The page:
Year : 2016 | Volume
| Issue : 2 | Page : 208-212
Knowledge and attitudes of Saudi intensive care unit nurses regarding oral care delivery to mechanically ventilated patients with the effect of healthcare quality accreditation
AK Alotaibi1, SK Alotaibi2, M Alshayiqi3, S Ramalingam4
1 Department of Restorative Dentistry, Prince Sultan Medical Military City, Riyadh, Kingdom of Saudi Arabia
2 Department of Emergency Medicine, Prince Sultan Medical Military City, Riyadh, Kingdom of Saudi Arabia
3 Department of Restorative Dentistry, Security Forces Hospital, Riyadh, Kingdom of Saudi Arabia
4 Department of Oral and Maxillofacial Surgery, College of Dentistry, King Saud University, Riyadh, Kingdom of Saudi Arabia
A K Alotaibi
Department Restorative Dentistry, Prince Sultan Military Medical City, P.O. Box 60169, Riyadh 11545
Kingdom of Saudi Arabia
Source of Support: None, Conflict of Interest: None
|Date of Web Publication||25-Feb-2016|
Introduction: Ventilator-associated pneumonia is a major morbid outcome among intensive care unit (ICU) patients. Providing oral care for intubated patients is an important task by the ICU nursing staff in reducing the mortality and morbidity. The objectives of this study were to evaluate the attitudes and knowledge of ICU nurses regarding oral care delivery to critically ill patients in Saudi Arabian ICUs. The findings were further correlated to the presence of healthcare quality accreditation of the institution.
Materials and Methods: The nurses' knowledge, attitudes, and healthcare quality accreditation status of the hospital were recorded. Two hundred fifteen nurses conveniently selected from 10 random hospitals were included in this study from Riyadh city, Saudi Arabia. This is a cross-sectional study in the form of a questionnaire.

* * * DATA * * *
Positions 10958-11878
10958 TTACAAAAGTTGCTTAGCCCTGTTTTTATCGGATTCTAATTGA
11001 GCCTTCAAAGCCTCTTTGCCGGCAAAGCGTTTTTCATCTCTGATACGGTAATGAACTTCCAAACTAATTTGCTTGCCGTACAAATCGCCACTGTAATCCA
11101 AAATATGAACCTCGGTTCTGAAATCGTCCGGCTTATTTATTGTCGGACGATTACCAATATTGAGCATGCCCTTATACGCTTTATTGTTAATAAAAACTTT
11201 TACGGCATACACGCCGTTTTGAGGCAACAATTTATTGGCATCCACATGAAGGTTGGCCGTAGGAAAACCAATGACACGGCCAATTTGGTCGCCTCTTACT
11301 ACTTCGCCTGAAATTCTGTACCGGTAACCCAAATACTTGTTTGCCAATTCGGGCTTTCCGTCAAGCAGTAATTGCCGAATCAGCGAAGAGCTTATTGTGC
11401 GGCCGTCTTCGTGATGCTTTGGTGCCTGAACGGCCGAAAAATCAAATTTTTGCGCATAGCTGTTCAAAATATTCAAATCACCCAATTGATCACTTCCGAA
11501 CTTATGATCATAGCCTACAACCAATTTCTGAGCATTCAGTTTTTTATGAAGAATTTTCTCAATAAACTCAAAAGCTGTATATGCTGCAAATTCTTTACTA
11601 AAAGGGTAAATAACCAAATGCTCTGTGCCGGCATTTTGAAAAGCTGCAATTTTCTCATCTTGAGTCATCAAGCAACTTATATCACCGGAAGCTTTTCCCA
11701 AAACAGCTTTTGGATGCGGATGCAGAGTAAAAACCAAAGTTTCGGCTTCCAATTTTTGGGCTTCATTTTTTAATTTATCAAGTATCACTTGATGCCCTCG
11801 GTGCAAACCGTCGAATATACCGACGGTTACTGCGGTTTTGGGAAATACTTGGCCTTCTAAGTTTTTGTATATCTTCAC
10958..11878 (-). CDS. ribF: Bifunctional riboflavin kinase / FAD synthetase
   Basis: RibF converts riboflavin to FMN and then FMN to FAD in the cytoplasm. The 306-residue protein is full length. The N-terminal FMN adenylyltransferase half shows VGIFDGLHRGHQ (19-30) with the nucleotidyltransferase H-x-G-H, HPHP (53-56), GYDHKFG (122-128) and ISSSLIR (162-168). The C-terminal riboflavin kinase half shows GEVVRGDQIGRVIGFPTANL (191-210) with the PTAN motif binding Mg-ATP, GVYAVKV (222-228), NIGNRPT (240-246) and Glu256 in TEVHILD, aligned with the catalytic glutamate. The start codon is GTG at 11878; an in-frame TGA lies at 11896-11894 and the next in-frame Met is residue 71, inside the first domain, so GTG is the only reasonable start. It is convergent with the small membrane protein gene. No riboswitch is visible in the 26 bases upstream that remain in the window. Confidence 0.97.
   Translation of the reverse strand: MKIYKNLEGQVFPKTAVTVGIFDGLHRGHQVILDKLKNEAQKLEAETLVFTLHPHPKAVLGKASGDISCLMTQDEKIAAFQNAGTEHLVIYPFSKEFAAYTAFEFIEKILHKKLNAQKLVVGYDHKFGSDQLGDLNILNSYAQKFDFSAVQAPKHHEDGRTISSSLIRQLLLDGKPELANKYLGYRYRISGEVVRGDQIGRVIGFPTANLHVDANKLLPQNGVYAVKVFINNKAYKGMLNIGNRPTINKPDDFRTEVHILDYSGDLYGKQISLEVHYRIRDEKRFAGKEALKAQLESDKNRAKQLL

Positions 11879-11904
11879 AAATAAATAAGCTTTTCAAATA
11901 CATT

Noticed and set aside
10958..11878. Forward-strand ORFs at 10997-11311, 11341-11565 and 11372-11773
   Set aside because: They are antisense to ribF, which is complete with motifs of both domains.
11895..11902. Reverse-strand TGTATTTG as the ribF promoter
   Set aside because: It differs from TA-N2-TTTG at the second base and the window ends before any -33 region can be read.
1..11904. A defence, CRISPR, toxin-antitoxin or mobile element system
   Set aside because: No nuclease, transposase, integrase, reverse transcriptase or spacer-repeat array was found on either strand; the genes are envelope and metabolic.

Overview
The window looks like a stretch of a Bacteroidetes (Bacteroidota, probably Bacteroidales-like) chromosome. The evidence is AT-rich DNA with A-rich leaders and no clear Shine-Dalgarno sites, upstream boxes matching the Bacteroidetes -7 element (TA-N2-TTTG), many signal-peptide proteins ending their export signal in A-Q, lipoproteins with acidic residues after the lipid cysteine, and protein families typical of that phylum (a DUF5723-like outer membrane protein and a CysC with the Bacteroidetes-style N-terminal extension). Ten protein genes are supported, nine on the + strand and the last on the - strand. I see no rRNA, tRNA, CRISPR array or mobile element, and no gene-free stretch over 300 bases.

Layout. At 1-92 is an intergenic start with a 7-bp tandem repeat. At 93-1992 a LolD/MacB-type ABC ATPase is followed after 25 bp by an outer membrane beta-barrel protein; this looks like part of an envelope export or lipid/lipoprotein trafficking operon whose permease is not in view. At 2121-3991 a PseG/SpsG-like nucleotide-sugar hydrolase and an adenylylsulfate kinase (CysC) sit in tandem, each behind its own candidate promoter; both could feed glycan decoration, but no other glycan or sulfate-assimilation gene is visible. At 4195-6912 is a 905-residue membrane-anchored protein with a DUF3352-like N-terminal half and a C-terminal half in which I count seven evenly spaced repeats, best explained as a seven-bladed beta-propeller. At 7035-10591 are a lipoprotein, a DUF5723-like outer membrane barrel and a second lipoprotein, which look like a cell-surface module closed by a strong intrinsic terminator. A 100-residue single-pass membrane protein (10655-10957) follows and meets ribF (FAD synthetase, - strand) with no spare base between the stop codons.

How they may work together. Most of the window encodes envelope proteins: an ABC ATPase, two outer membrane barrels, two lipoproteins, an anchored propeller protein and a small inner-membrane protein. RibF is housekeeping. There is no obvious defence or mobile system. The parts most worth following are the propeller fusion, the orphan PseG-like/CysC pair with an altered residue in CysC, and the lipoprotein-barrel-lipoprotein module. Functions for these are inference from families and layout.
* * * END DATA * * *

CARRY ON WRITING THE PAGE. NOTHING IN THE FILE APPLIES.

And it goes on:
Results: When comparing the knowledge of the participants to their level of education, there was no statistically significant difference between the two groups of nurses. The majority of the nurses agreed that the oral cavity is difficult to clean and that oral care delivery is a high priority for mechanically ventilated patients. Furthermore, there was no statistically significant difference in the attitudes between nurses working in accredited and nonaccredited hospitals.
Conclusion: The presence of healthcare quality accreditation did not reflect any significance in attitudes or knowledge of the ICU nurses in regard to mechanically ventilated patients. Factors affecting oral care delivery should be evaluated on the personal and institutional level to achieve better understanding of them.
Keywords: Healthcare quality; intensive care; mechanical ventilation; nursing; oral care hygiene; quality accreditation
|How to cite this article:|